THANK GOD IT’S FRIDAY
BELLE, our beautiful big tan pothound, made her last walk last Sunday, Emancipation Eve. She limped from her home of ten years to the spot on the hill where I had already dug the one sure thing that awaits us all. Whatever is left of Belle lies there now, on the edge of eternity and her favourite cane field.
She was a fine specimen of canine pulchritude and a natural athlete. Let off the leash on a walk, Belle streaked away like a tracer bullet.
She hasn’t run like that this year.
Severe bone cancer reduced the scourge of the postman’s motorbike to an invalid forced to take a standing rest every half-dozen steps. Her last six nights she spent limping from point to point in a small triangle around the living room couch. She lay, whimpering softly, trying to get past the pain in her body to reach sleep, which lasted half an hour if it came. That may well have gone on all night; she was always awake in the morning.
Once, she was like a cat with that couch: she only had to look at it and she would
be on it.
Give me a boy for the first seven years, say the Jesuits, and I’ll give you the man and the Holy Ghost Fathers had me until I was 16. I had to overcome the guilt those firetruckers put in my heart to do what I knew in my head was right.
We’d had a morbid dress rehearsal two Sundays before, when the vet forgot the drug that would end life and Belle got a stay of emancipation. On that last Sunday in July, she’d walked quickly across the savannah; barely two weeks later, it took four times as long to reach her last picnic blanket last Sunday.
The vet didn’t forget the drugs this time.
We’d learned from the death rehearsal. Because the pain in her legs was too great to allow her to accept a needle in an artery, the vet had brought a sedative that could be administered intramuscularly. So Belle spent her last minutes on the planet stoned; before the vet arrived, though, her last hour with us was joyous, playful and loving; and, I swear, she was conscious of what was coming, if only because she could read our hearts so well.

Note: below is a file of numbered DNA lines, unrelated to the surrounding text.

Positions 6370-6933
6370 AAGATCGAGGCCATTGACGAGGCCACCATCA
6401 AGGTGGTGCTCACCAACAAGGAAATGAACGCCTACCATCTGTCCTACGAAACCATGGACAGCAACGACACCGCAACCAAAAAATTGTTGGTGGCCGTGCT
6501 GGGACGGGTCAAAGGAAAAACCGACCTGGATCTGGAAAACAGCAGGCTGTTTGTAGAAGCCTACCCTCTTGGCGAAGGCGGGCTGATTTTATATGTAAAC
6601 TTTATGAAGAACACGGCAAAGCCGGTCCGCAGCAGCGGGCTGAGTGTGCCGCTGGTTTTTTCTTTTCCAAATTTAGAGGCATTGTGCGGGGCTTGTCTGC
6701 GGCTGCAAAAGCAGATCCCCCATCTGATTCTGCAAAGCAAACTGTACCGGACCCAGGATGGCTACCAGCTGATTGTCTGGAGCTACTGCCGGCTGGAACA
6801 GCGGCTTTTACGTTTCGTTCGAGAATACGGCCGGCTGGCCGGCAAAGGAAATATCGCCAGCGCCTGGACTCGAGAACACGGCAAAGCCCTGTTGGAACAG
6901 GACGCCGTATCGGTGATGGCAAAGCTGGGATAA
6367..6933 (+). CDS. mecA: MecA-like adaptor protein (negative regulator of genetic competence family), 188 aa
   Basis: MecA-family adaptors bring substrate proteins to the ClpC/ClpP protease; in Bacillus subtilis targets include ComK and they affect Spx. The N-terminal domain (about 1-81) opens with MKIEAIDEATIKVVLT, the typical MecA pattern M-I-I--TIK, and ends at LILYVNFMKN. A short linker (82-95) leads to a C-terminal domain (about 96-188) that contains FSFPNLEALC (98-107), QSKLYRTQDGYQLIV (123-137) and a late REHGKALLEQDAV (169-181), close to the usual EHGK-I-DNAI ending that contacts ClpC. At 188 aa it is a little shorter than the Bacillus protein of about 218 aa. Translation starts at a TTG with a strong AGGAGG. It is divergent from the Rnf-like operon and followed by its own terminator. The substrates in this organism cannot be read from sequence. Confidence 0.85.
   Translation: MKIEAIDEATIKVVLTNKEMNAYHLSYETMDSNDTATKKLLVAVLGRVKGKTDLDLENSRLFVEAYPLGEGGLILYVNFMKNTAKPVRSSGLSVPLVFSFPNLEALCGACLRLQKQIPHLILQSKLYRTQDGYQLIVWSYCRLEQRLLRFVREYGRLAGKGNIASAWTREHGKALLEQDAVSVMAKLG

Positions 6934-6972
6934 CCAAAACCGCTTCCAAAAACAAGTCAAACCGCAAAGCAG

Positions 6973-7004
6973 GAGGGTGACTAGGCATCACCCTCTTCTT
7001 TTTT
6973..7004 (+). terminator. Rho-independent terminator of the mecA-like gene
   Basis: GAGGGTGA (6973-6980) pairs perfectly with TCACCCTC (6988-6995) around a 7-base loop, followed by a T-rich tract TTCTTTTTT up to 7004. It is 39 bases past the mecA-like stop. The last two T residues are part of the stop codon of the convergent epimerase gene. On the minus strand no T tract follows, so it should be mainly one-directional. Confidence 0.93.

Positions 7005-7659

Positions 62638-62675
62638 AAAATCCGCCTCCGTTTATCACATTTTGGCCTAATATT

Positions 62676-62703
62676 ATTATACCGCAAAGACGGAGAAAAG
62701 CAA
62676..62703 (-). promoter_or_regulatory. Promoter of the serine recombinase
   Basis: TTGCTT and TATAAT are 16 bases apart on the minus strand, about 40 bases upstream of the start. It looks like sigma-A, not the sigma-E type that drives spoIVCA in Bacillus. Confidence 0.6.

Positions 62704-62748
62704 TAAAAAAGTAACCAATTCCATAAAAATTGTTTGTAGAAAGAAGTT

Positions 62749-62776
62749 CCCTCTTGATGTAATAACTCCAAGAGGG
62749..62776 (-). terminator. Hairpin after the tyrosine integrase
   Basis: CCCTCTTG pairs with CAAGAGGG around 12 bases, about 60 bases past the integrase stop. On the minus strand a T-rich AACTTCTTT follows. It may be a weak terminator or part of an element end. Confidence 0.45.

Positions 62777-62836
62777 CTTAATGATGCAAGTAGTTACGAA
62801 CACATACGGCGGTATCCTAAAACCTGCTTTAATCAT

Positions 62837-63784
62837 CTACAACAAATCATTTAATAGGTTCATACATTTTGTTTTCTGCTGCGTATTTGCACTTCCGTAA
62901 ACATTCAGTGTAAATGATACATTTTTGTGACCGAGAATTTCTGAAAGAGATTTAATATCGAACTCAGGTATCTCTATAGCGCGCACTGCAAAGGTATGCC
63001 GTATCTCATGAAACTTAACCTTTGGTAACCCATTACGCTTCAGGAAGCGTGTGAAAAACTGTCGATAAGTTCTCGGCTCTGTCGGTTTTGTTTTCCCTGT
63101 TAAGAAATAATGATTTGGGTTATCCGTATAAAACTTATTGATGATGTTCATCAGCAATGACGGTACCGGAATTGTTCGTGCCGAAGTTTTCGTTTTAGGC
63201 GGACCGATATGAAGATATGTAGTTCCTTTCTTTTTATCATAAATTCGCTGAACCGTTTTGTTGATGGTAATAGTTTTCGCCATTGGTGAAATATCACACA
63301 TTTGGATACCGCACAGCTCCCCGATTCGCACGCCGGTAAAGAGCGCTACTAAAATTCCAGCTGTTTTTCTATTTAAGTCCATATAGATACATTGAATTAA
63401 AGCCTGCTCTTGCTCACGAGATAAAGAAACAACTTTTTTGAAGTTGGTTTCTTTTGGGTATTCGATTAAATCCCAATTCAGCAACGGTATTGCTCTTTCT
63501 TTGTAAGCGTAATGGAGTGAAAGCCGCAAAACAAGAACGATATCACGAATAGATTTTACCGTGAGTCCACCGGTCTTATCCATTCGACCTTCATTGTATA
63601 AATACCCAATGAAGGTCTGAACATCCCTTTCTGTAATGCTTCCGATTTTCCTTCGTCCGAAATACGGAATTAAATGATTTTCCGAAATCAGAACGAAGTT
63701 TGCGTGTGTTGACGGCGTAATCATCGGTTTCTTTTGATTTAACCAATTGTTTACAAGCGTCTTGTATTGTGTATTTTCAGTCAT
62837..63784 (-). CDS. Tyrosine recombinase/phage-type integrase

The vet, marvelling at the strength in Belle’s spirit and mind, if not her legs and body, had to use an extra sedative to get her relaxed – stoned – enough to get the drip in, to begin administering her end. Even after her eyes glazed over completely, under my fingers I could feel Belle’s heart beating in her chest.
I’ve seen life leave bodies before and, the moment she ceased to be, her whole face changed. Where our beautiful Belle had been there was now only a dead dog. Those unlucky enough to see a loved one in a casket know that entirely blank look of absence subsuming presence: the body we buried in 1993, that weird puffy face looked nothing like my father. My wife’s cousin Luke, not yet 27, one of the most effervescent people I ever met, what he left behind was so unanimated, it just couldn’t be him. You couldn’t smoke a cigarette with what was left of my Dad, drink a beer with what the undertaker said was Luke or hug this imitation of Belle to your chest.
So I wrapped her in the picnic cloth and lifted her corpse – I know that word is generally reserved for human beings, I know what I mean – and got down into her grave with her, favouring my own untrustworthy knee the way she had favoured her useless front leg.
And then I dragged the pile of hard Bajan earth that I’d piled up a month before over her and patted it down in lieu of her.
One day, soon, if my spirit can take it, I’ll cross the small savannah opposite where I sit now, and stand next to where I saw her last.
And my heart will break all over again. But no one will hear me whimper because I will be alone.
And I’ll thank Belle for having been here in the way she was for as long as she was.
And be happy, through my tears, for all the people and things I’ve loved that have filled my life, empty though my heart might be for the moment.
BC Pires is laughing all the way to the crypt. Read the full version of this column on Saturday at www.BCPires.com